Greenpeace also issued a letter to US President Biden calling for a change in stance toward the treaty’s stipulations. The letter is intended to draw public attention by including signatories of several high-profile figures.
Meanwhile, Zero Waste Europe’s (ZWE) head of policy Aline Maigret tells PackagingInsights that according to scientific research, the participation of the fossil-fuel industry in the climate negotiations has been instrumental in delaying progress in this field. “We are worried that involving parties with a vested interest in perpetuating the plastic crisis act contrary to the very purpose of the treaty.”
UNEP announced it would limit the number of observers participating in the negotiations. While five people per organization can register to attend, only one will be able to enter the building. Civil society organizations have voiced their objections, stating that the result affects civil society, Indigenous Peoples, workers and trade unions, scientists and others who provide much-needed expertise in the negotiation halls.
Jane Patton, plastics and petrochemicals campaign manager at the Center for International Environmental Law (CIEL) issued the following statement: “Observer participation is not optional, to be deprioritized if the room isn’t big enough: UNEP has repeatedly recognized the critical role that observers play in negotiations and the very mandate for these negotiations calls for the ‘widest’ participation possible.”
“The intention to restrict participation to one representative per organization flies in the face of the mandate and established best practice by severely curtailing observers’ ability to engage in the process. The physical capacity limits of the UNESCO building – the location chosen for the upcoming plastics treaty negotiations – were a known issue, and going over those limits for registered participants was foreseeable and preventable,” continues Patton.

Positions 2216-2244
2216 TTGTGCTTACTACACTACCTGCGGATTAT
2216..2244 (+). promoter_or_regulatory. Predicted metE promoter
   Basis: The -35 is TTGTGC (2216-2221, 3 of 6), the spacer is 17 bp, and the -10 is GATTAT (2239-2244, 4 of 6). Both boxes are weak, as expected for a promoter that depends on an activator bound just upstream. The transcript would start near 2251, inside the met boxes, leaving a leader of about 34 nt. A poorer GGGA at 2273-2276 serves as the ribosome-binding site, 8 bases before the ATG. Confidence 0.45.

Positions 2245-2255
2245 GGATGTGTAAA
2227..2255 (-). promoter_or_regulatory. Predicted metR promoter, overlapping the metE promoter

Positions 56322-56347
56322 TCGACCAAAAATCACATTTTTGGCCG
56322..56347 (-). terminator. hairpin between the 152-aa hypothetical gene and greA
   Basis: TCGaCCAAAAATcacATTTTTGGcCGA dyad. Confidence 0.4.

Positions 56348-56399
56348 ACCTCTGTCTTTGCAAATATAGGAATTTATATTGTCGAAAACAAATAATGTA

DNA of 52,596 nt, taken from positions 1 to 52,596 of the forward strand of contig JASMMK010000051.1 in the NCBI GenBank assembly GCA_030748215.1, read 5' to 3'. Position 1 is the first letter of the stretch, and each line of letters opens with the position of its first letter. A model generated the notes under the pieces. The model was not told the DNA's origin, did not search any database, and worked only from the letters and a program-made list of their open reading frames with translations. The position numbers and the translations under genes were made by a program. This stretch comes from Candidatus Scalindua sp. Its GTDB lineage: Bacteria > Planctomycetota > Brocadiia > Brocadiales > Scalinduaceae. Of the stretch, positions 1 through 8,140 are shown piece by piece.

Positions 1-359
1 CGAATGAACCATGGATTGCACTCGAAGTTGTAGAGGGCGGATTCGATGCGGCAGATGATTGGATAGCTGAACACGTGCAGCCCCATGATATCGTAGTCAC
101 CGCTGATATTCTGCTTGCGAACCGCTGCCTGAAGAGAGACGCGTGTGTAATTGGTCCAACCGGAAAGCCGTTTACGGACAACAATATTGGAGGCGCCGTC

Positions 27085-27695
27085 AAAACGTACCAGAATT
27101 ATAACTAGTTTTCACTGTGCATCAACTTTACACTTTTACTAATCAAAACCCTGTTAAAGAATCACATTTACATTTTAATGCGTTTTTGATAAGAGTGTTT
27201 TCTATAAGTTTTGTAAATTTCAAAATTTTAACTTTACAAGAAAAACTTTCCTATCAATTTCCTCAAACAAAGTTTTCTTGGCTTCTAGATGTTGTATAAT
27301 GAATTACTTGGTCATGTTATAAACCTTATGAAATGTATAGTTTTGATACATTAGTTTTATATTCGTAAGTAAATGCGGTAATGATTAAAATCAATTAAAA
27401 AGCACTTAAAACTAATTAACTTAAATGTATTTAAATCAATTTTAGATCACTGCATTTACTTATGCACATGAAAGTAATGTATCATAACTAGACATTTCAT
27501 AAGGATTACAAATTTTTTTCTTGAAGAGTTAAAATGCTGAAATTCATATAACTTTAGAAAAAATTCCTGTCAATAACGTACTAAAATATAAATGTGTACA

She asserts that advancing a strong and effective treaty demands that civil society organizations, scientific experts, rightsholders, workers and people living along the frontlines of the plastics crisis can participate in the process.
“We call on UNEP to immediately remedy the situation by providing overflow rooms with streaming and effective participation access and alternate arrangements for the hundreds of observers who are effectively shut out of the negotiation process. UNEP must take steps to kick the polluters responsible for the plastics crisis out of the room and prioritize the voices of impacted communities in the negotiations,” stresses Patton.
Maigret adds that for the second round of the plastics treaty negotiations, ZWE hopes member states will not lose sight of previous climate commitments, which concretely means that plastic production should be capped at a level compatible with 1.5-degrees celsius warming.
“It will also be key that discussions do not solely focus on plastic litter but on the whole life cycle of plastics from production to disposal, including social and health impact. In addition, we hope that member states will put forward prevention and reuse of plastics as crucial elements in achieving these goals,” she concludes.
By Natalie Schwertheim
To contact our editorial team please email us at email@example.com
Subscribe now to receive the latest news directly into your inbox.